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Jeff Koons

Jeffrey "Jeff" Koons (born January 21, 1955)

Jeff Koons is an American artist known for his reproductions of banal objects—such as balloon animals produced in stainless steel with mirror finish surfaces.

As a teenager he revered Salvador Dalí, to the extent that he visited him at the St. Regis Hotel in New York City. Koons studied painting at the School of the Art Institute of Chicago . After college, he worked on Wall Street as a commodities broker while establishing himself as an artist. He gained recognition in the 1980s and subsequently set up a factory-like studio in a SoHo loft in New York. It was staffed with over 30 assistants, each assigned to a different aspect of producing his work—in a similar mode as Andy Warhol's Factory (notable because all of his work is produced using a method known as Art fabrication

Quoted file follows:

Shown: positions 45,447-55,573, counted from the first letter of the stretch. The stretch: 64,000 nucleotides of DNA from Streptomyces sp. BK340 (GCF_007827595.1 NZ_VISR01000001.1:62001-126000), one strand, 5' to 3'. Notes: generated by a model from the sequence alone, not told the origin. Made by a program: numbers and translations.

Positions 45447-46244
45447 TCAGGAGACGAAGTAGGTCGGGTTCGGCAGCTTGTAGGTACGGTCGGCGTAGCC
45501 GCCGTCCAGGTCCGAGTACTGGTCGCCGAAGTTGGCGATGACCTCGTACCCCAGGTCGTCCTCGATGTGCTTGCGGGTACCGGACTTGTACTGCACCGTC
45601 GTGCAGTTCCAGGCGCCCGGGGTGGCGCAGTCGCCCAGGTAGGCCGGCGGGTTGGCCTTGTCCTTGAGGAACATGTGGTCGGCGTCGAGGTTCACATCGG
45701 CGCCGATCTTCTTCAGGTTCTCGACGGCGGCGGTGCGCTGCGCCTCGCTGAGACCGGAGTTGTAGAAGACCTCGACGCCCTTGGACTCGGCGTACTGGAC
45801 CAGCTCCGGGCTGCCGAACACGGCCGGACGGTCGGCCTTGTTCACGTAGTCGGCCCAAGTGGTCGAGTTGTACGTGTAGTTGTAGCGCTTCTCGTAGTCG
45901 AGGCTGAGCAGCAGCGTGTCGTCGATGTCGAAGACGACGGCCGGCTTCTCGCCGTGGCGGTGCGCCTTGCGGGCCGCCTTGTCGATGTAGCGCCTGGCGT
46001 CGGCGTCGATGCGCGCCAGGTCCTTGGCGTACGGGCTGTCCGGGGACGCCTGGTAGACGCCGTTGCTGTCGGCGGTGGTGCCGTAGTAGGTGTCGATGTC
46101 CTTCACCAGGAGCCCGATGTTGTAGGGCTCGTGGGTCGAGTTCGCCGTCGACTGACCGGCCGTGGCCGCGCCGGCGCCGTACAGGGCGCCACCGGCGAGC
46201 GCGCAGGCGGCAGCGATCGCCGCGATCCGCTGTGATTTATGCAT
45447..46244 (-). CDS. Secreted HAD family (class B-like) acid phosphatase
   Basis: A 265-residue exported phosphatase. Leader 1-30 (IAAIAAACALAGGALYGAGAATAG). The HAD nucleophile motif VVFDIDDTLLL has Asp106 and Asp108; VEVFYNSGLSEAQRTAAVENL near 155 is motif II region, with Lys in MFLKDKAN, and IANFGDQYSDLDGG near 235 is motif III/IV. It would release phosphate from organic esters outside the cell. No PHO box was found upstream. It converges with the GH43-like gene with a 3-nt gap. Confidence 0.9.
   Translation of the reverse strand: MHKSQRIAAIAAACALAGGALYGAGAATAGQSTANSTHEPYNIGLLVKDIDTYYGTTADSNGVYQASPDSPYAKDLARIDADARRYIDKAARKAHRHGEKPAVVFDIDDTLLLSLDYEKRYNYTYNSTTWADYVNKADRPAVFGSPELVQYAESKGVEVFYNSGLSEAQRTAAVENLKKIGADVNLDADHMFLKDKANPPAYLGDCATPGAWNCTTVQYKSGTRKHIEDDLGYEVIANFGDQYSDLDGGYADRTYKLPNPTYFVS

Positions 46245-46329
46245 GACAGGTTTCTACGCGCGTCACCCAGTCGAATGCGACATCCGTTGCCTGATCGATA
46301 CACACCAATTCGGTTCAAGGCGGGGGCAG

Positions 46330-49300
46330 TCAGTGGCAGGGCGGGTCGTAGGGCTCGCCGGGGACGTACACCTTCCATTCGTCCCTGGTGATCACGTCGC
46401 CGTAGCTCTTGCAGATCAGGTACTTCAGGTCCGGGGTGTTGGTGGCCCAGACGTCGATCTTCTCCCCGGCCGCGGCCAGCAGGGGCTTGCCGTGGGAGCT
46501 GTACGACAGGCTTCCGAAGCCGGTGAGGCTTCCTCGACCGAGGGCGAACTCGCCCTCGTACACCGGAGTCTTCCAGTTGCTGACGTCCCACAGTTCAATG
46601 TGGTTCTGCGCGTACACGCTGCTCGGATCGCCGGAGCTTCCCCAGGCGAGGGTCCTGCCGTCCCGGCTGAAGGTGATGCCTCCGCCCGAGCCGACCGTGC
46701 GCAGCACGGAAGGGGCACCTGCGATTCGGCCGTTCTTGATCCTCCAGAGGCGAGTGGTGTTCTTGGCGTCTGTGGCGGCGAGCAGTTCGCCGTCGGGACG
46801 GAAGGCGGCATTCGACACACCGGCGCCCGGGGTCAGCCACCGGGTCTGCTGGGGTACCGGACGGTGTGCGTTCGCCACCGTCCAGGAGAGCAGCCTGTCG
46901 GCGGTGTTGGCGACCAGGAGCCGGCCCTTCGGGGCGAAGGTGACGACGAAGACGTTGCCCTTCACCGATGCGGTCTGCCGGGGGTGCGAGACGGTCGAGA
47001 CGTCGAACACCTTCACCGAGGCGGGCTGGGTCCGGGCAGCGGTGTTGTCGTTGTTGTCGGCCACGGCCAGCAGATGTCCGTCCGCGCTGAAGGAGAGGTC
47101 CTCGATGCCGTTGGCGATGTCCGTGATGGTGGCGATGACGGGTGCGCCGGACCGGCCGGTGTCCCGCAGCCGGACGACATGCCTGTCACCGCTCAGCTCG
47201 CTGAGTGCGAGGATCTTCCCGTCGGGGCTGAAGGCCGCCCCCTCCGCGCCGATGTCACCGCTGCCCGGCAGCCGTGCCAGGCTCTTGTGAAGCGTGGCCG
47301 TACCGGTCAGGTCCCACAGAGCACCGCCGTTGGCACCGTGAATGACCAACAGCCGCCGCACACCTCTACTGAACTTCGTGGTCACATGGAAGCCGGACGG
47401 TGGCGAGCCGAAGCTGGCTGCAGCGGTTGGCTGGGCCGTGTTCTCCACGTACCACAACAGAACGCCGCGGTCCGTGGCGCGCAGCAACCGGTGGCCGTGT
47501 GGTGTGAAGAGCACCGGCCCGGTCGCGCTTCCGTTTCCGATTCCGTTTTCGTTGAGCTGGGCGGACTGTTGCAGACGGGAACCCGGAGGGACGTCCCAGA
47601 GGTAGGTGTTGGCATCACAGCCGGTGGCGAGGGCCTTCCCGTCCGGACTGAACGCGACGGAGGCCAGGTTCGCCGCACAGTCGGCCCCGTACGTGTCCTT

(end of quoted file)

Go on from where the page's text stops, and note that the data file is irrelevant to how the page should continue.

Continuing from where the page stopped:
One of his largest works is “Puppy,” a 43 foot topiary sculpture of a dog made out of flowers. It is currently outside the Guggenheim museum in Bilbao. In 2008, Koons had his first retrospective at the palace of Versailles in France.

Koons' work has sold for substantial sums of money including at least one world record auction price for a work by a living artist. The largest sum known to be paid for a work by Koons was Balloon flower (Magenta) which was sold at Christie's London, in for $25,765,204. Recent sale os his Rabbit sets a new for a living artist, achieving a final of $91,075,000 at ! Critics are sharply divided in their views of Koons. Some view his work as pioneering and of major art-historical importance. Others have dismissed his work as kitsch